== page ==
The great catcher debate heads into its fourth year in Anaheim and once again Jeff Mathis and his lifeless bat remains a major part of the equation. There is some hope that Mathis might finally be turning the corner with his hitting after a strong playoff performance, but was it just a fluke or will Mathis’ glove have to carry him once again?
2009 Stats: 237 AB, .211 AVG, 26 R, 5 HR, 28 RBI, 2 SB, .596 OPS
2010 Bill James Projections: 238 AB, .218 AVG, 30 R, 6 HR, 29 RBI, 2 SB, .640 OPS
2010 Chone Projections: 339 AB, .218 AVG, 46 R, 8 HR, 40 RBI, 2 SB, .635 OPS
2010 Marcel Projections: 322 AB, .224 AVG, 41 R, 9 HR, 43 RBI, 3 SB, .656 OPS
2010 Monkey Projections*: 200 AB, .195 AVG, 20 R, 7 HR, 25 RBI, 1 SB, .615 OPS
*All stats courtesy of FanGraphs.com except the Monkey Projections which are strictly based on my own knowledge, logic and intuition.
2009 Review: Another year for Mathis meant another year of putrid production at the plate. Mathis was unable to hit for either average or power in 2009 yet still managed to get a relatively even split of time in the battery with Mike Napoli. What earned Mathis his innings was his superior defense as can be seen by him beating Napoli in catcher ERA by nearly a run in 2009 (3.95 vs. 4.86). It really wasn’t until Mathis got hot in the batter’s box in the ALCS that anyone thought he might finally be ready to fill all the promise the organization thought he had years ago. It was a long time coming, but it at least provided some glimmer of hope that Mathis might soon be more than a strong defensive back-up catcher.
3 Questions for 2010:
- How will Mathis split time with Mike Napoli? Isn’t this always the question? By all rights, Mike Napoli should be getting a vast majority of the at-bats at catcher by virtue of his mighty bat. However, Napoli just can’t seem to get his act together behind the dish thus creating a role for Mathis. There is little doubt Mathis is he superior defender, but his playing time will always be dictated more by how Napoli performs defensively than anything else.
- Can he build on his playoff success with the bat? How this question is answered will largely answer the above question as well. If Mathis can just be a below average hitter rather than a threat to have the Mendoza line renamed the Mathis line, Mike Scioscia might not be able to help himself with giving Mathis starts. Being a former catcher, Sosh places a premium on the defense of his backstop and Mathis will always be at least a rung or two (if not seven) above Napoli on the defensive ladder. If Mathis can show the same powerful and potent bat that he did in the ALCS, he might finally move ahead of Napoli on the depth chart for good.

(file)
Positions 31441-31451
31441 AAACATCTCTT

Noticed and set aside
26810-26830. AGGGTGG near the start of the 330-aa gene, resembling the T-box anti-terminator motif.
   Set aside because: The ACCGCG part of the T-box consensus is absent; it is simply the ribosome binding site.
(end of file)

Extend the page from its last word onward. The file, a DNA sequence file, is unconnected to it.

- Might Mathis get traded before the regular season? I admit, I am kind of throwing crap against a wall and seeing if it will stick here, but I think it would make a lot of sense for the Angels to see if they can’t get some value for Mathis on the trade market in the next few weeks. They have a capable replacement for Mathis waiting in the wings in the form of Bobby Wilson, someone they are likely to lose if Mathis isn’t dealt since Wilson is out of options. Plus with Hank Conger getting closer and closer to major-league ready, there just isn’t many compelling reasons to keep Mathis around for the sake of a small upgrade at #2 catcher. If they could get a decent prospect for Mathis, I wouldn’t be surprised to see Mathis end up getting dealt.
2010 Preview: I think this is finally going to be the year that Napoli separates himself from his best buddy Mathis. That means at-bats are going to be a little harder to come by for Jeff. Frankly, that should be expected anyway since he got some extra at-bats last year when Napoli was moved to DH for a few weeks. Not only do I expect Napoli to perform better defensively (I will explain this later when I preview Napoli himself), but I think Mathis is destined to always be an offensive liability. Just because he got hot for a week in October doesn’t mean he suddenly learned how to hit. Mathis will still play once or twice each time through the rotation, but with so many question marks in the Angel line-up, I just don’t see Scioscia having much tolerance for Mathis’ impotent stick.